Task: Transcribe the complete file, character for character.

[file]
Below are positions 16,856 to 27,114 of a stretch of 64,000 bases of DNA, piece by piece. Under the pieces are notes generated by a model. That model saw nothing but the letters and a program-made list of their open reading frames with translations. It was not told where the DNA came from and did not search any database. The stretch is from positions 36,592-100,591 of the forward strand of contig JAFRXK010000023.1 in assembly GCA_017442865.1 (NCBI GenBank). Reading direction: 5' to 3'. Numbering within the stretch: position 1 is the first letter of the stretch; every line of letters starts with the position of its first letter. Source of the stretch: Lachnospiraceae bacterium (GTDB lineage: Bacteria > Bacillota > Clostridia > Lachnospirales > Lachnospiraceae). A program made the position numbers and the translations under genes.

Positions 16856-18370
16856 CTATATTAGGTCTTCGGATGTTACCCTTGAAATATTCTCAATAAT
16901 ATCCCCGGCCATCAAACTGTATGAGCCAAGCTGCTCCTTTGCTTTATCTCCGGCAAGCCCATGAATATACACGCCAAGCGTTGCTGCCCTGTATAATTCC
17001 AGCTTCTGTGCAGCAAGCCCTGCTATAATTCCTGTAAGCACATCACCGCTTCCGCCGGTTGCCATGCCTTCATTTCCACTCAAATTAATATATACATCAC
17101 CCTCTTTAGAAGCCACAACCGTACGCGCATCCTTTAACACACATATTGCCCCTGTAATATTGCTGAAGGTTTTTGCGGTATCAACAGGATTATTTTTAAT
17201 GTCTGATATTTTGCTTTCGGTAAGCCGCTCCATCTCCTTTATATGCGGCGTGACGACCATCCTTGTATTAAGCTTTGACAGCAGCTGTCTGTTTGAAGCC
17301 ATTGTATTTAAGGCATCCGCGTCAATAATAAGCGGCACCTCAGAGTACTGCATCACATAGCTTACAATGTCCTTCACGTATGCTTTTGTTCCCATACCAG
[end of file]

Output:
Below are positions 16,856 to 27,114 of a stretch of 64,000 bases of DNA, piece by piece. Under the pieces are notes generated by a model. That model saw nothing but the letters and a program-made list of their open reading frames with translations. It was not told where the DNA came from and did not search any database. The stretch is from positions 36,592-100,591 of the forward strand of contig JAFRXK010000023.1 in assembly GCA_017442865.1 (NCBI GenBank). Reading direction: 5' to 3'. Numbering within the stretch: position 1 is the first letter of the stretch; every line of letters starts with the position of its first letter. Source of the stretch: Lachnospiraceae bacterium (GTDB lineage: Bacteria > Bacillota > Clostridia > Lachnospirales > Lachnospiraceae). A program made the position numbers and the translations under genes.

Positions 16856-18370
16856 CTATATTAGGTCTTCGGATGTTACCCTTGAAATATTCTCAATAAT
16901 ATCCCCGGCCATCAAACTGTATGAGCCAAGCTGCTCCTTTGCTTTATCTCCGGCAAGCCCATGAATATACACGCCAAGCGTTGCTGCCCTGTATAATTCC
17001 AGCTTCTGTGCAGCAAGCCCTGCTATAATTCCTGTAAGCACATCACCGCTTCCGCCGGTTGCCATGCCTTCATTTCCACTCAAATTAATATATACATCAC
17101 CCTCTTTAGAAGCCACAACCGTACGCGCATCCTTTAACACACATATTGCCCCTGTAATATTGCTGAAGGTTTTTGCGGTATCAACAGGATTATTTTTAAT
17201 GTCTGATATTTTGCTTTCGGTAAGCCGCTCCATCTCCTTTATATGCGGCGTGACGACCATCCTTGTATTAAGCTTTGACAGCAGCTGTCTGTTTGAAGCC
17301 ATTGTATTTAAGGCATCCGCGTCAATAATAAGCGGCACCTCAGAGTACTGCATCACATAGCTTACAATGTCCTTCACGTATGCTTTTGTTCCCATACCAG